A new global study has revealed that surgery for other ailments in COVID-19 positive patients should be delayed by at least seven weeks to stave off death.
Experts at the University of Birmingham led more than 25,000 surgeons from 116 countries, including Nigeria, to arrive at the research finding.
Notable among countries where the research was conducted are Australia, Brazil, China, India, Nigeria, the United Arab Emirates, the United Kingdom and the U.S.A.
The result of the study, published by the University of Birmingham was made available to the News Agency of Nigeria (NAN) on Wednesday in Lagos.
It showed that the researchers, part of the COVID Surgery Collaborative, collected data from 140,727 patients.
The patients were spread across 1,674 hospitals in 116 countries.
The study showed that surgeries that took place up to six weeks after COVID-19 positive diagnosis were associated with increased risk of death.
The researchers discovered that patients were more than two-and-a-half times more likely to die after their surgery if the procedure took place six weeks following a positive diagnosis for COVID-19
The research’s national lead in Nigeria, Prof. Adesoji Ademuyiwa, said in the publication that “it is imperative to determine the SARS-Cov-2 status of patients before going for surgery.’’
Prof. Ademuyiwa of the College of Medicine, University of Lagos, added that “surgery should be delayed in COVID-19 positive patients for at least seven weeks or more if it is not an emergency.’’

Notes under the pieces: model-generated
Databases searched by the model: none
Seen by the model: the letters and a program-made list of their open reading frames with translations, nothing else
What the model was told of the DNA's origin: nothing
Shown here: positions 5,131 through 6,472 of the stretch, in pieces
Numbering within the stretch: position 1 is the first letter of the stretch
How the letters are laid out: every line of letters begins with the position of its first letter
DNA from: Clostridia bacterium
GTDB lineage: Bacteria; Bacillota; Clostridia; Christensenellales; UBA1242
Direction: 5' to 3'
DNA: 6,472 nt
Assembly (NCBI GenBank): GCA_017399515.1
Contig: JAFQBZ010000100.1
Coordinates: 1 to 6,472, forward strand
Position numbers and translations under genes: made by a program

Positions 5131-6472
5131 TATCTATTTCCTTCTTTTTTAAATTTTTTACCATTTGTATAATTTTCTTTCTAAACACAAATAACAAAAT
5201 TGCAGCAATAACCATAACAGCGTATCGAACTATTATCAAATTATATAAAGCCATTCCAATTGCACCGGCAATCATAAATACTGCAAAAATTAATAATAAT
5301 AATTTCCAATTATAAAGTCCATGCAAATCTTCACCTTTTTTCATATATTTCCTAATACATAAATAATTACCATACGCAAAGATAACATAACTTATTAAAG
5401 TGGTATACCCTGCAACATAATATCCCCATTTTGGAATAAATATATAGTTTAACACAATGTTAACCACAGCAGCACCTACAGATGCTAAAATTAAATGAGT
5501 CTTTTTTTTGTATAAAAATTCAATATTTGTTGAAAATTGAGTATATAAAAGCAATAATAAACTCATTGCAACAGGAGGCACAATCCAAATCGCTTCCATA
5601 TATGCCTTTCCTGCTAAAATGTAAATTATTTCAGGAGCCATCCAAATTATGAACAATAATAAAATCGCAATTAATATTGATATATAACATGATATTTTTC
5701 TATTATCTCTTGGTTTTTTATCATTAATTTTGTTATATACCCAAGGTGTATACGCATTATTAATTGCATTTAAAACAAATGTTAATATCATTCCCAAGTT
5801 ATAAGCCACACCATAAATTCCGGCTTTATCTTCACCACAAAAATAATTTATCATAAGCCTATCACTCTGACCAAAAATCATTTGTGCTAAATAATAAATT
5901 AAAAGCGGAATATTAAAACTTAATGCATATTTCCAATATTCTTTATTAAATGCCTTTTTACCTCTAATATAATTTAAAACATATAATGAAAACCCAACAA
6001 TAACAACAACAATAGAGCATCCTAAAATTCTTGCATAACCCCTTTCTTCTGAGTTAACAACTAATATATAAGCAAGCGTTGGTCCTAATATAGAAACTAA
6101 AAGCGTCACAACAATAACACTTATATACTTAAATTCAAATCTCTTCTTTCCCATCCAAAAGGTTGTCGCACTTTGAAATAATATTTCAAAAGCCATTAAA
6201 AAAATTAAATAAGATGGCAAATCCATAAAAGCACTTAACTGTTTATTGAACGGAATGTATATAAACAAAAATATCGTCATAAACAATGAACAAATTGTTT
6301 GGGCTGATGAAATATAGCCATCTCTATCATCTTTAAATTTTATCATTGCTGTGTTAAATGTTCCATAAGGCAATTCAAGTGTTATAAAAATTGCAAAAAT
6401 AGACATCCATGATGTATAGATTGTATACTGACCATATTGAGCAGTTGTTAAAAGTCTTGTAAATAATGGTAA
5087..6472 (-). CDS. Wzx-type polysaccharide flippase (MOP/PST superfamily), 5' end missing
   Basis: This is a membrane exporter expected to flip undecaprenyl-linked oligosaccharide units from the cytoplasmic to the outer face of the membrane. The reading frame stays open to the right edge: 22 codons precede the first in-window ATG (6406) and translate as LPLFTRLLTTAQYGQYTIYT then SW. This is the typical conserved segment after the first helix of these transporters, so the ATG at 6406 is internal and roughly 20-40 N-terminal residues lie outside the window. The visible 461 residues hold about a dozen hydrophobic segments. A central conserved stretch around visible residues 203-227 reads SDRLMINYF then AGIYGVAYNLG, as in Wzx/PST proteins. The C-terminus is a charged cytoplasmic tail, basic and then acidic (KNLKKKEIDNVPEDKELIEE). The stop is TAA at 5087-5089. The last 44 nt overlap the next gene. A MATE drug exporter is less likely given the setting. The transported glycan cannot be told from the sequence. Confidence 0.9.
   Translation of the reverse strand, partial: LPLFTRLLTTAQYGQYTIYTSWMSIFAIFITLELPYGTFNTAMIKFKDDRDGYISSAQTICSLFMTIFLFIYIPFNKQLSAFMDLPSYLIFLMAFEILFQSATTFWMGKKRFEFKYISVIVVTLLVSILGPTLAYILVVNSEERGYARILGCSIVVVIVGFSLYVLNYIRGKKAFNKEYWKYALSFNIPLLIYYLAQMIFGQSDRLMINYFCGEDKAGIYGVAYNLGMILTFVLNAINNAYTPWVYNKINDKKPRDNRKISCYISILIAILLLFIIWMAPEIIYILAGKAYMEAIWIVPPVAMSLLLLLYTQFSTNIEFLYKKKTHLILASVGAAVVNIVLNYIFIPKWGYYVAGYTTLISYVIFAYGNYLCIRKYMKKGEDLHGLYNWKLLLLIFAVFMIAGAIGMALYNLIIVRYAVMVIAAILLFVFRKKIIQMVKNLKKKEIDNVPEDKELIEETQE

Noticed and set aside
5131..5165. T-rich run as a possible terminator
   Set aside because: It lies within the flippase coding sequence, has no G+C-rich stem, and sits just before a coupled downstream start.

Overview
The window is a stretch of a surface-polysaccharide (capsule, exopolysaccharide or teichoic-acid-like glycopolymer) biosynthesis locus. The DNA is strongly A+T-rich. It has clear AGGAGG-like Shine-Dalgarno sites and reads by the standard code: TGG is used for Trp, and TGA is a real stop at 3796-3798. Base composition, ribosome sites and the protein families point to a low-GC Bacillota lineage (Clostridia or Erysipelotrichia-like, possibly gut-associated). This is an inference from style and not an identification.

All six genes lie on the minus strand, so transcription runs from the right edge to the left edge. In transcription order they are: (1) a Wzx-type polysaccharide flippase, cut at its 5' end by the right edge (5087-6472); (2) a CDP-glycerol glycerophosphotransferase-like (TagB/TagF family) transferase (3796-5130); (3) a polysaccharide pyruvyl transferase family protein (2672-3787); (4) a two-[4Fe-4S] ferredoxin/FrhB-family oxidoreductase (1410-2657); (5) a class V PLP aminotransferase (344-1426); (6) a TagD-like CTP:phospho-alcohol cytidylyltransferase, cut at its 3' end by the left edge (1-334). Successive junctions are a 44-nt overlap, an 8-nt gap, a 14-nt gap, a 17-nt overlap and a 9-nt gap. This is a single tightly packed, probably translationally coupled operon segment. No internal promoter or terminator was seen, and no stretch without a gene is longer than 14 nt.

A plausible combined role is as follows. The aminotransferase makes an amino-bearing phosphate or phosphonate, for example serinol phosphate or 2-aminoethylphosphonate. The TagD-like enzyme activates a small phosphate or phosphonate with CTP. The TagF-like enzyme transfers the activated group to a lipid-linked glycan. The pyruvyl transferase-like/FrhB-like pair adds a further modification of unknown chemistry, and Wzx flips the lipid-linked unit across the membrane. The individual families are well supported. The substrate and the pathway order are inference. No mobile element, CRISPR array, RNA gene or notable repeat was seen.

He said also that while it was known that infection with SARS-CoV-2 during surgery increased mortality, there was little evidence regarding the optimal duration of delay.
The result showed that patients who became infected with COVID-19 after their surgeries were excluded from the study.
The publication said following a delay of seven weeks or more, patients with on-going COVID-19 symptoms (6 per cent) had higher mortality than patients whose symptoms had resolved (2.4 per cent) or who had been asymptomatic (1.3 per cent)
Co-lead author of the publication, Mr Aneel Bhangu of the University of Birmingham also said: “decisions regarding delaying surgery should be tailored for each patient.’’
He said this was because “the possible advantages of a minimum seven-week delay following SARS-CoV-2 diagnosis, must be balanced against the potential risks of delay.’’
“For some urgent surgeries; for example for advanced tumours, surgeons and patients may decide that the risks of delay are not justified.’’ Bhangu stressed. (NAN)